The Fed's Latest Gambit: Higher Interest Paid To Banks

The Federal Reserve Board just announced that it will pay higher interest rates to banks that keep excess balances with the Fed.

“Previously, the rate on excess balances had been set as the lowest federal funds rate target established by the Federal Open Market Committee (FOMC) in effect during the reserve maintenance period minus 75 basis points,” the Fed said on its website. “Under the new formula, the rate on excess balances will be set equal to the lowest FOMC target rate in effect during the reserve maintenance period less 35 basis points.”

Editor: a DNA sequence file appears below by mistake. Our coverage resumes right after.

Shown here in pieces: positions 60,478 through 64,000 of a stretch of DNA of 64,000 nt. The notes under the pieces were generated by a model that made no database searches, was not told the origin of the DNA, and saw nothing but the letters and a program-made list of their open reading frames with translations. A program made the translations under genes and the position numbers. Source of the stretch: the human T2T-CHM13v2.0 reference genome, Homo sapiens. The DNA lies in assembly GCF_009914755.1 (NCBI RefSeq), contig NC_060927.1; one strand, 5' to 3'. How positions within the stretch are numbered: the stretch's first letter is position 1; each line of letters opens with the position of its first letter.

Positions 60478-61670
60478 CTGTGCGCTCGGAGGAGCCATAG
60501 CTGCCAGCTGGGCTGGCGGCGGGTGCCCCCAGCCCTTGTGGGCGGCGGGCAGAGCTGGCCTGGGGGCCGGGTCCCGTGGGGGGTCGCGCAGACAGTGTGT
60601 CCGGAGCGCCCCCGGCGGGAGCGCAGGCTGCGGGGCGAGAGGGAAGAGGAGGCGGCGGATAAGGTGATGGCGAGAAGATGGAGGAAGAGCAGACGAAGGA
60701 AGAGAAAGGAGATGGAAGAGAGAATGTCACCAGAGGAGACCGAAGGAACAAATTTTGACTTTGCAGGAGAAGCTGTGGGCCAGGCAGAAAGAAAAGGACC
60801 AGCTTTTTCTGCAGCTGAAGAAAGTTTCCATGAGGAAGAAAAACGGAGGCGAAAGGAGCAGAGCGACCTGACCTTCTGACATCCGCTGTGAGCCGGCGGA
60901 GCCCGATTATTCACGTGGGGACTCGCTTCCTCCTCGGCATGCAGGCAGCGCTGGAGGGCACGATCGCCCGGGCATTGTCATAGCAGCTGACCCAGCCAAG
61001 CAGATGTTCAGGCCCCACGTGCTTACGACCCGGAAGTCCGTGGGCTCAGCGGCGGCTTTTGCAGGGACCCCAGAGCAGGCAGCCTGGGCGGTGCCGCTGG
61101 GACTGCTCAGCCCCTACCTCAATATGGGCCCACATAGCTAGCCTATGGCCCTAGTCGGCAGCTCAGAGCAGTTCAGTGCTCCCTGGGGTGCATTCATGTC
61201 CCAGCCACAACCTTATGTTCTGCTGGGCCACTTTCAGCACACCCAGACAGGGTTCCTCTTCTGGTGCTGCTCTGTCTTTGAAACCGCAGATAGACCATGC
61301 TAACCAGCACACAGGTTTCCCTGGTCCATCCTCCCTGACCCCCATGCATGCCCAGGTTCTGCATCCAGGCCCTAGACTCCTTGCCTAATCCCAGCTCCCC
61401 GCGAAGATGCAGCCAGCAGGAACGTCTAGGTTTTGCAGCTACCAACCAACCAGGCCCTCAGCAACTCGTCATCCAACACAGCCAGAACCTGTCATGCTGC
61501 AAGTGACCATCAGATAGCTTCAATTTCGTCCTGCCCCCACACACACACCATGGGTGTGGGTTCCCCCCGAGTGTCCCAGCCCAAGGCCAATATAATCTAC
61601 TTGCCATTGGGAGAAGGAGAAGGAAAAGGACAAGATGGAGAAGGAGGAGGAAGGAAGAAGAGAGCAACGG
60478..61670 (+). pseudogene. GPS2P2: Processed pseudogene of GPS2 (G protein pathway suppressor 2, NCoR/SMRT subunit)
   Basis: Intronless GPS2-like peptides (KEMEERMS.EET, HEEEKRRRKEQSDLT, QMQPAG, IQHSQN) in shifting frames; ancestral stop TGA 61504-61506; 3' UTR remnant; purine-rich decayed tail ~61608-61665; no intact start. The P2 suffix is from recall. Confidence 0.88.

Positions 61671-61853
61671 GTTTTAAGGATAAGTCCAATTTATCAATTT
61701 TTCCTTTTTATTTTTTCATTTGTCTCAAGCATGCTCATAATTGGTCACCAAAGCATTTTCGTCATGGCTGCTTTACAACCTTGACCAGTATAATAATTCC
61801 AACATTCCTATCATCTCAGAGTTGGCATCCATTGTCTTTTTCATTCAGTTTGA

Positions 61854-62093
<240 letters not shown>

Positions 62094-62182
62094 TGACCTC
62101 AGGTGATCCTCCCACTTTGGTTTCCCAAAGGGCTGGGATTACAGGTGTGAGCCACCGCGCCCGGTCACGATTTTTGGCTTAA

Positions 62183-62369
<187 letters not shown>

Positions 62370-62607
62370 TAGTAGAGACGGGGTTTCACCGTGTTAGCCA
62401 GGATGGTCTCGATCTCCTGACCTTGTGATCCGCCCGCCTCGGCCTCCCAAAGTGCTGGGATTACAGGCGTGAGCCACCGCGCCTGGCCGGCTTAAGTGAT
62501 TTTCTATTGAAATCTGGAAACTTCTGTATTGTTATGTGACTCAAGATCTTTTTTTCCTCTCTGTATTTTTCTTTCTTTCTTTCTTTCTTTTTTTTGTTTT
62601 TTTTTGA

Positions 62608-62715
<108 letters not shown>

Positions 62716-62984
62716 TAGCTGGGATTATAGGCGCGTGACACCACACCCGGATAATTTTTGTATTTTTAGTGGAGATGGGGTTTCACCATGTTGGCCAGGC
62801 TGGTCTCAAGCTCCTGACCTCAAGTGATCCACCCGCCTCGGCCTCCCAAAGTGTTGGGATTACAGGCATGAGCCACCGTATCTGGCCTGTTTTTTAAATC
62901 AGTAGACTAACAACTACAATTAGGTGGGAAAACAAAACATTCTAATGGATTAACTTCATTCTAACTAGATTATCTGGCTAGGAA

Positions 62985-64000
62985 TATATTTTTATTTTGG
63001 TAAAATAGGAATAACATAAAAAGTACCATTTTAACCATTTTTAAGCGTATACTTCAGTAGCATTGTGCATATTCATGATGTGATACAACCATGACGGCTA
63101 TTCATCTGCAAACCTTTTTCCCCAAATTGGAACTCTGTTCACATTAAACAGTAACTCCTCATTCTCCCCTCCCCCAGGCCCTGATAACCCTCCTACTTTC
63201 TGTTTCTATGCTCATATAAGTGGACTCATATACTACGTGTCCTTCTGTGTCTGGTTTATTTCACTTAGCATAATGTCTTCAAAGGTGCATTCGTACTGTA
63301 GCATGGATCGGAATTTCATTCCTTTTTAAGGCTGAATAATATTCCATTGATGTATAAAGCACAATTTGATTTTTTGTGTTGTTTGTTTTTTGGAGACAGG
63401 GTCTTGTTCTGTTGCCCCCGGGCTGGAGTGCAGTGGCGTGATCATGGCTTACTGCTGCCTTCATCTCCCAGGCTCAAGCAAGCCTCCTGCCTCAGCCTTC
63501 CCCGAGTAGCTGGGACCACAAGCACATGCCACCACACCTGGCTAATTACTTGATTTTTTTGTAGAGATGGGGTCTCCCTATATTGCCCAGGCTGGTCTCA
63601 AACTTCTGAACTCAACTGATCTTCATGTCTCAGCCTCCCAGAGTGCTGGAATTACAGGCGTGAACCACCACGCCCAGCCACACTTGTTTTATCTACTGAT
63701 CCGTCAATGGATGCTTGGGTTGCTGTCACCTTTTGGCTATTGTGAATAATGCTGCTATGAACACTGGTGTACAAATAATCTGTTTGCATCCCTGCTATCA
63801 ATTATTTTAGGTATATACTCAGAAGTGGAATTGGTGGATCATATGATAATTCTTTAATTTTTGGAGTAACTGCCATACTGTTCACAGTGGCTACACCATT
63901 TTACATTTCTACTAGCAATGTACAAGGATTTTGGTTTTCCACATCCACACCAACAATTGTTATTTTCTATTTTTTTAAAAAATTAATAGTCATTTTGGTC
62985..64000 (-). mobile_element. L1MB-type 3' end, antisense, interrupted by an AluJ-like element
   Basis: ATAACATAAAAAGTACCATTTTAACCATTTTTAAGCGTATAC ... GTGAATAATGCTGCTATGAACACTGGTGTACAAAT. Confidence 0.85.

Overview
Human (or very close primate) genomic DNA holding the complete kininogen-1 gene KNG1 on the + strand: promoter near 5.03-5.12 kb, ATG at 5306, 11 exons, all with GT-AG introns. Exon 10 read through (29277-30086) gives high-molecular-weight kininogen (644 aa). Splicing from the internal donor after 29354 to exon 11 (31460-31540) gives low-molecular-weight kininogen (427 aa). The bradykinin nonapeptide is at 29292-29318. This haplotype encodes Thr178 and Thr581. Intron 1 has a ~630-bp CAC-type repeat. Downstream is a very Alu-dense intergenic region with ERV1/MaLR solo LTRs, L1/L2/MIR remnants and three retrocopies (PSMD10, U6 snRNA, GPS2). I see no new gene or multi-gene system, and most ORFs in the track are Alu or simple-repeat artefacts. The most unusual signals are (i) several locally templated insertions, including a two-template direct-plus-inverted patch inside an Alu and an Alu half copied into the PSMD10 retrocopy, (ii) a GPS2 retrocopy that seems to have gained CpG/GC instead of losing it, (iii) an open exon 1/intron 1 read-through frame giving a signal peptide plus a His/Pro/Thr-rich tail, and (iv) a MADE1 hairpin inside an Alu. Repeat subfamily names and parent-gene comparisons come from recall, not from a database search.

The higher interest rates takes effect immediately.

This is meant to have the effect of easing rates without actually lowering targets. Fed funds have been trading well above the target rate as investors fled other markets. Raising the interest rates for deposits should lower the demand for Treasuries, which have lately been paying minuscule yeilds.

The Fed began paying interest on excess balances as part of its attempts to provide liquidity while bolstering its own balance sheets. It allows the Fed to new money into banks without pushing down overall interest rates.

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